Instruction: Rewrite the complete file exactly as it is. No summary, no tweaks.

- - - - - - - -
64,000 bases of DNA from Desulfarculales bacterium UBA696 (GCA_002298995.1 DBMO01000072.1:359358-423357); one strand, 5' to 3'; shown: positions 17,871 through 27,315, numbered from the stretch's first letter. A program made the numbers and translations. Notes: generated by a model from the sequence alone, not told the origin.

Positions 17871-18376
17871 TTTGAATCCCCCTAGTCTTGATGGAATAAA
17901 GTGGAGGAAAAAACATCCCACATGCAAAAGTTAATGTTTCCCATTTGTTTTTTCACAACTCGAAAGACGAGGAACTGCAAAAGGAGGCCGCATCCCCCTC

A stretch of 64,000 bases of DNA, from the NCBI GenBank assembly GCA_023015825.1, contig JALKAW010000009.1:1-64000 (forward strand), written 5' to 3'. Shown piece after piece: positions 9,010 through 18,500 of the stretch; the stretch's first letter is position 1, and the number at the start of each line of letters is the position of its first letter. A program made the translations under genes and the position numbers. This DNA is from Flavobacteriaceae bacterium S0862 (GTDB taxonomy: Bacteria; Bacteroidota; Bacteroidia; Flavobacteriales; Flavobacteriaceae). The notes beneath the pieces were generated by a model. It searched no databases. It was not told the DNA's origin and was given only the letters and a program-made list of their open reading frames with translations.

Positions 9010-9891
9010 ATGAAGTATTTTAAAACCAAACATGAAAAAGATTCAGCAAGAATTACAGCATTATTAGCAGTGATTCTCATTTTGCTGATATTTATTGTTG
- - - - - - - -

64,000 bases of DNA from Desulfarculales bacterium UBA696 (GCA_002298995.1 DBMO01000072.1:359358-423357); one strand, 5' to 3'; shown: positions 17,871 through 27,315, numbered from the stretch's first letter. A program made the numbers and translations. Notes: generated by a model from the sequence alone, not told the origin.

Positions 17871-18376
17871 TTTGAATCCCCCTAGTCTTGATGGAATAAA
17901 GTGGAGGAAAAAACATCCCACATGCAAAAGTTAATGTTTCCCATTTGTTTTTTCACAACTCGAAAGACGAGGAACTGCAAAAGGAGGCCGCATCCCCCTC

A stretch of 64,000 bases of DNA, from the NCBI GenBank assembly GCA_023015825.1, contig JALKAW010000009.1:1-64000 (forward strand), written 5' to 3'. Shown piece after piece: positions 9,010 through 18,500 of the stretch; the stretch's first letter is position 1, and the number at the start of each line of letters is the position of its first letter. A program made the translations under genes and the position numbers. This DNA is from Flavobacteriaceae bacterium S0862 (GTDB taxonomy: Bacteria; Bacteroidota; Bacteroidia; Flavobacteriales; Flavobacteriaceae). The notes beneath the pieces were generated by a model. It searched no databases. It was not told the DNA's origin and was given only the letters and a program-made list of their open reading frames with translations.

Positions 9010-9891
9010 ATGAAGTATTTTAAAACCAAACATGAAAAAGATTCAGCAAGAATTACAGCATTATTAGCAGTGATTCTCATTTTGCTGATATTTATTGTTG